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It's Easy Getting Intel Graphics To Work On SteamOS

Gaming

Published on 15 December 2013 12:12 PM EST
Written by Michael Larabel in Gaming
9 Comments

While Valve only advertises NVIDIA graphics driver support in the SteamOS Beta released on Friday, I already found that AMD Radeon GPUs work with Catalyst on this Debian Linux derived OS. With a simple tweak, Intel HD Graphics can also run quite fine on SteamOS.

Initially when trying to use Intel Ivy Bridge and Haswell HD Graphics on SteamOS, on boot it would just be a black screen... My experiences were also the same as what others have reported. Fortunately, with being well experienced with Linux graphics driver issues, etc, it was easy to figure out and correct the problem.

SteamOS is forcefully disabling the DRM drivers from providing kernel mode-setting support. The open-source Intel, Radeon, and Nouveau (NVIDIA) drivers effectively require kernel mode-setting (KMS) for any level of graphics support on the modern Linux desktop, but SteamOS is setting nomodeset when booting the kernel.

It's Easy Getting Intel Graphics To Work On SteamOS

The nomodeset kernel option disables support for KMS and thus we get no kernel mode-setting out of any of the drivers. The nomodeset option is used for disabling KMS support when using the binary NVIDIA and AMD Catalyst graphics drivers so that the DRM/KMS drivers don't take control of the GPU when the binary blobs are at play.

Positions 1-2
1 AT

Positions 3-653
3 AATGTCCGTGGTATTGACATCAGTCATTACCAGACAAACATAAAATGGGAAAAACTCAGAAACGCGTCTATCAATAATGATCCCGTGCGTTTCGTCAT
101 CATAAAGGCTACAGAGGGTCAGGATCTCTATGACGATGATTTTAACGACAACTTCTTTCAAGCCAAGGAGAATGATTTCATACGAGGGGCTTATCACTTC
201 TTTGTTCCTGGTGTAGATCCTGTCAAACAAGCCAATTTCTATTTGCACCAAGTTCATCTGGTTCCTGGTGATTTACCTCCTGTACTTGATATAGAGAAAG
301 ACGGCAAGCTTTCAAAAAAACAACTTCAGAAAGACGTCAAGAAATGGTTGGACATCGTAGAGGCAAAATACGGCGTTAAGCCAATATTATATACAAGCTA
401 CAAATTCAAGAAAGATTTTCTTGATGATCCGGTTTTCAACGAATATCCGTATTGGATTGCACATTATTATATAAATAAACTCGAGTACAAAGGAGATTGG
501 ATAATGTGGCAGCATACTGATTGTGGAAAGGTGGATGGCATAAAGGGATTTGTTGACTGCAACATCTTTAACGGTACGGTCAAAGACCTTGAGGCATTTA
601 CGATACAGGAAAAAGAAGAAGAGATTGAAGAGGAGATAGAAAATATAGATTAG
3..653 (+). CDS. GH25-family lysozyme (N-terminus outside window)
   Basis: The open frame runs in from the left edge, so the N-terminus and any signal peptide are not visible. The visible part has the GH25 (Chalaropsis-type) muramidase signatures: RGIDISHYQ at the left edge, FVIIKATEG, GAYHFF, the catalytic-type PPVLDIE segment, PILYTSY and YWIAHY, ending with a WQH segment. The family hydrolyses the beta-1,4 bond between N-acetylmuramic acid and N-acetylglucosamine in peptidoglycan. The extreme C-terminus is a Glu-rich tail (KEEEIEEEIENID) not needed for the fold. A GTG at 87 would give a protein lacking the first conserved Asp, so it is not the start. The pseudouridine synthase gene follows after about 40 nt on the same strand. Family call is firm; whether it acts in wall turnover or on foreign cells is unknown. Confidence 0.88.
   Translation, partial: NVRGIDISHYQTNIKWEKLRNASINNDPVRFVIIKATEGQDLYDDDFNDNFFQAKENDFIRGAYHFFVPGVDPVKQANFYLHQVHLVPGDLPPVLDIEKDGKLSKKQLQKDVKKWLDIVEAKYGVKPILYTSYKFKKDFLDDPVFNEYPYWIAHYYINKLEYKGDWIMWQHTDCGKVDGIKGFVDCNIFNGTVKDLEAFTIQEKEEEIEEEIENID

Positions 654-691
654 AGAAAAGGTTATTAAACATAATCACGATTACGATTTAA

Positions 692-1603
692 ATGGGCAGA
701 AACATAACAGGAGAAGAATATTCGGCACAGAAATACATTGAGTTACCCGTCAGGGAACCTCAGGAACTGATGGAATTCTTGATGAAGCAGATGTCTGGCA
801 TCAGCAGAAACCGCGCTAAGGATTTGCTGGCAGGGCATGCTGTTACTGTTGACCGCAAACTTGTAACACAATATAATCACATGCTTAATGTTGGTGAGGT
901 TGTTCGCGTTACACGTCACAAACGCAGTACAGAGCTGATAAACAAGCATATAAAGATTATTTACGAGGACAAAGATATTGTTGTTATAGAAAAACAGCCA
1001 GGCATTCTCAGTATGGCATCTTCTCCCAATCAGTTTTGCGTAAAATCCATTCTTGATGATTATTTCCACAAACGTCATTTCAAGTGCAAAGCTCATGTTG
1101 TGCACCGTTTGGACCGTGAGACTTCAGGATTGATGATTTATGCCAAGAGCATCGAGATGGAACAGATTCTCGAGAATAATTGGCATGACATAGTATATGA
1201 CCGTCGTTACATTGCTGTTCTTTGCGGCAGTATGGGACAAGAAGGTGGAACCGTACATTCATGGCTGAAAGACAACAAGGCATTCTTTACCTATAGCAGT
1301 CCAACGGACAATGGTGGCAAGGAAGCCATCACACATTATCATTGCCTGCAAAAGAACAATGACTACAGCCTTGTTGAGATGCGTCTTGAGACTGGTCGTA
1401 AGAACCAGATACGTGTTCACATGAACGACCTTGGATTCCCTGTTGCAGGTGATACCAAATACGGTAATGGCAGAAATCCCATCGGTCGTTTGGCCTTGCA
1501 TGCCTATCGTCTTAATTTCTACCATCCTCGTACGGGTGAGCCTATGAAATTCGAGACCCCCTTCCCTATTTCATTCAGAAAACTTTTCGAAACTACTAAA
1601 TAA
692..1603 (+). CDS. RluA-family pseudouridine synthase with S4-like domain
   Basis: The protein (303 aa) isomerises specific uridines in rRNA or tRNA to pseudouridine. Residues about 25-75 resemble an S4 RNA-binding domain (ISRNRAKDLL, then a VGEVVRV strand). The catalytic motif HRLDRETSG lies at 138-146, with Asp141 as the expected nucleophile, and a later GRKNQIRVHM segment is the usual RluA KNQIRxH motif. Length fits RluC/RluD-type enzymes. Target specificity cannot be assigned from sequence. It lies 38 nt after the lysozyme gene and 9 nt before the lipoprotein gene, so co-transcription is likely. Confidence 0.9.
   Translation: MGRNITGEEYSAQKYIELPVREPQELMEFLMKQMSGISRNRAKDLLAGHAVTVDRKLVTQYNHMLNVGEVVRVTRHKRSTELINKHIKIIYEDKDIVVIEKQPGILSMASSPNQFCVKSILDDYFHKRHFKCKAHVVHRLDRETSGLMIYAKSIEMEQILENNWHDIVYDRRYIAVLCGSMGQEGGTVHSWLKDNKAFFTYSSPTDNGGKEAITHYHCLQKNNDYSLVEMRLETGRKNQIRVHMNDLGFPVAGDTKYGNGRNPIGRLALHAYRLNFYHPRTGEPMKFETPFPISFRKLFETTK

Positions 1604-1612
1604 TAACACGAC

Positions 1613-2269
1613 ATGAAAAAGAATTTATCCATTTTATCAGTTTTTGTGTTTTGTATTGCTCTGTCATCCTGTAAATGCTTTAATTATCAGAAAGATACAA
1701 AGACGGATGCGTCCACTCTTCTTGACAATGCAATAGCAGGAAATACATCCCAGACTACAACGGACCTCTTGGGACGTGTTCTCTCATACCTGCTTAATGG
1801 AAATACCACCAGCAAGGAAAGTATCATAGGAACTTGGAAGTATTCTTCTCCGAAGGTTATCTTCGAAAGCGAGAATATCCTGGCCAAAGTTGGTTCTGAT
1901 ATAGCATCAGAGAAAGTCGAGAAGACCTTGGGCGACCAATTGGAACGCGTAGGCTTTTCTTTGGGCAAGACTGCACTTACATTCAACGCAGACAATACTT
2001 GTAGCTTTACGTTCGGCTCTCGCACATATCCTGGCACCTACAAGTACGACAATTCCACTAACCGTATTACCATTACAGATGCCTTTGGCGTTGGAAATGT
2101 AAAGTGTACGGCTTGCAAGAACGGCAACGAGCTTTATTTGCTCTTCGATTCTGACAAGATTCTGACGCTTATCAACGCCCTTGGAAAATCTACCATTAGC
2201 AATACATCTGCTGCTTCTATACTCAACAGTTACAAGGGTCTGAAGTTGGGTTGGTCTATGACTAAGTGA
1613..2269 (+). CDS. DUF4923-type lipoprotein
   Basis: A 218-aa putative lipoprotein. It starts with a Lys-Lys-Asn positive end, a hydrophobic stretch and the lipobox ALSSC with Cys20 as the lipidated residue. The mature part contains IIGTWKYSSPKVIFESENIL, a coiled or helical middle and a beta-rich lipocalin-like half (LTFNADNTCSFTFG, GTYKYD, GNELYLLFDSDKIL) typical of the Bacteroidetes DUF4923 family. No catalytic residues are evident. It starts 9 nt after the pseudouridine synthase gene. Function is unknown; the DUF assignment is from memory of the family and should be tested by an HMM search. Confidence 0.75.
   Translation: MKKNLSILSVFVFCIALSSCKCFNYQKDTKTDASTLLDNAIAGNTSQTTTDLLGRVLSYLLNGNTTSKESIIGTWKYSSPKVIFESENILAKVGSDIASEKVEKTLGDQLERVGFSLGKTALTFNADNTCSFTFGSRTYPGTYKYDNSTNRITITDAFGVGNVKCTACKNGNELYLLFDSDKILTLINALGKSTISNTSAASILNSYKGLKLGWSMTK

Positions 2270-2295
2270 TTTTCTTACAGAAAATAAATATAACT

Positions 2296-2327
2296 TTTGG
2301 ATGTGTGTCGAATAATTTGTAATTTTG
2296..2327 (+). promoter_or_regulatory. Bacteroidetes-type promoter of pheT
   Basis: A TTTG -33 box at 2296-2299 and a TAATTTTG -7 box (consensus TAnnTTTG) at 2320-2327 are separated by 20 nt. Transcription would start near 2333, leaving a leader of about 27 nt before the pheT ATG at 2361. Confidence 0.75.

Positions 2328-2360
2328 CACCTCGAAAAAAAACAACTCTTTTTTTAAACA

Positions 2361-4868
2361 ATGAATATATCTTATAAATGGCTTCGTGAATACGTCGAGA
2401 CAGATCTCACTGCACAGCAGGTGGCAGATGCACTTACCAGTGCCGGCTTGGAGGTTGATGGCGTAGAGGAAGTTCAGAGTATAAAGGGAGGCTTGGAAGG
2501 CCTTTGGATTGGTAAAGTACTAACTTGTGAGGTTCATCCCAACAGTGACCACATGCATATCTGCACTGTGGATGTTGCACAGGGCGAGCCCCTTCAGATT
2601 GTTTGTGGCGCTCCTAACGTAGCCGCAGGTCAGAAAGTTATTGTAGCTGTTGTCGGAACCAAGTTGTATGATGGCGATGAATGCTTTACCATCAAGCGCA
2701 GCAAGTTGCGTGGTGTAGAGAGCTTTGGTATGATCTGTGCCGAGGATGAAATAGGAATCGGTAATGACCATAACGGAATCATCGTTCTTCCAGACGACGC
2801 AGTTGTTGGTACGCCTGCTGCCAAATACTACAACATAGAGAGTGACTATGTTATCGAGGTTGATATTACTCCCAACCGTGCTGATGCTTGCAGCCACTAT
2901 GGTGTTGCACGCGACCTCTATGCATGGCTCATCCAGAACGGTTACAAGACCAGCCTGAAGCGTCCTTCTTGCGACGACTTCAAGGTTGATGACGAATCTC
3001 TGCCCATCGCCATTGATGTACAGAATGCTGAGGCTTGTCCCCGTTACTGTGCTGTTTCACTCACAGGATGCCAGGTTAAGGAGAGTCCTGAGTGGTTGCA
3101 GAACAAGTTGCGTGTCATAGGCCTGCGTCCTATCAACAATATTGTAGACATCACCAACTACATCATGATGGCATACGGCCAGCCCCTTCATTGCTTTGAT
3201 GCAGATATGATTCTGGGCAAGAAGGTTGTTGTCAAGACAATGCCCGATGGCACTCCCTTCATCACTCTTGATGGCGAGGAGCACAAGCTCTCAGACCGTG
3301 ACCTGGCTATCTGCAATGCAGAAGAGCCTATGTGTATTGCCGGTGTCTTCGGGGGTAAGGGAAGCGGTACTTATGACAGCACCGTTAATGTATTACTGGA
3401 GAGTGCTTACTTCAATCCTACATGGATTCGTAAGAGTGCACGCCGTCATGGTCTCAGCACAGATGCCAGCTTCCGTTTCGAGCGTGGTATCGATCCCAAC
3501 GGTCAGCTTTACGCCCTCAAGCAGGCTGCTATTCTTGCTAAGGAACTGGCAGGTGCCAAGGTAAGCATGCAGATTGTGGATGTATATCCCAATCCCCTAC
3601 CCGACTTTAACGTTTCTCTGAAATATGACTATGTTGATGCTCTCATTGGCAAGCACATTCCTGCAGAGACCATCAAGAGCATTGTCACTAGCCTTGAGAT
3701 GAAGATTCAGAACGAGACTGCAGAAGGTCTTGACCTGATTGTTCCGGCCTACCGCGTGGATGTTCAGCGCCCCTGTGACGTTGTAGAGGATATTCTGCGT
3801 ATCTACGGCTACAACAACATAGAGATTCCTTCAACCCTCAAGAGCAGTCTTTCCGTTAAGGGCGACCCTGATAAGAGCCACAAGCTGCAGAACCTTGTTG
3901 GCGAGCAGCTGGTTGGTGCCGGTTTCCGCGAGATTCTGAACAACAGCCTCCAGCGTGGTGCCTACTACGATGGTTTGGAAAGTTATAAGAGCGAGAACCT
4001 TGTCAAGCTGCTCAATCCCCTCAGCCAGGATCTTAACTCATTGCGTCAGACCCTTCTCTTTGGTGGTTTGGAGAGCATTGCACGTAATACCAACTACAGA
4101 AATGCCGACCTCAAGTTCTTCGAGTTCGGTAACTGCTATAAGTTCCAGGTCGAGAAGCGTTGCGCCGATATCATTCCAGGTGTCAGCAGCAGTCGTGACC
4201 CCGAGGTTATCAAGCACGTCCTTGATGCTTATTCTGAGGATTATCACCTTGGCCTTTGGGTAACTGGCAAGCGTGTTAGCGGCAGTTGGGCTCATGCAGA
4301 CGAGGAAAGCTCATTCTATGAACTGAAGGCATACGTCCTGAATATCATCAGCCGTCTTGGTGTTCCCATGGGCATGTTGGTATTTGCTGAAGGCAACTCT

It's Easy Getting Intel Graphics To Work On SteamOS

To workaround this issue in SteamOS 1.0 Beta, one approach is to simply edit the /boot/grub/grub.cfg file and remove the traces of nomodeset from the kernel lines in that file. With nomodeset references removed from the file, reboot and your system should be in good shape. The more long-term approach is to edit the /etc/default/grub file and remove nomodeset and then run sudo update-grub. This second approach will ensure that even when performing kernel upgrades or other updates to SteamOS, the disabling of kernel mode-setting doesn't happen. For editing the files you can install gedit from the Wheezy repository if you want a GUI editor or nano is installed by default for text editing on SteamOS.

It's Easy Getting Intel Graphics To Work On SteamOS

After getting rid of nomodeset, SteamOS happily booted up and into Steam Big Picture mode. Mesa 9.2.2 is shipped by default on SteamOS at the moment. Hopefully Mesa 10.0 will be pushed soon since it has OpenGL 3.3 support, Radeon / Intel / Nouveau performance improvements, and other new features.

It's Easy Getting Intel Graphics To Work On SteamOS

Stay tuned for more SteamOS benchmarks -- besides this morning's 7-Way NVIDIA SteamOS graphics card comparison. I do have a Windows 8.1 vs. SteamOS comparsion that's forthcoming on Phoronix.

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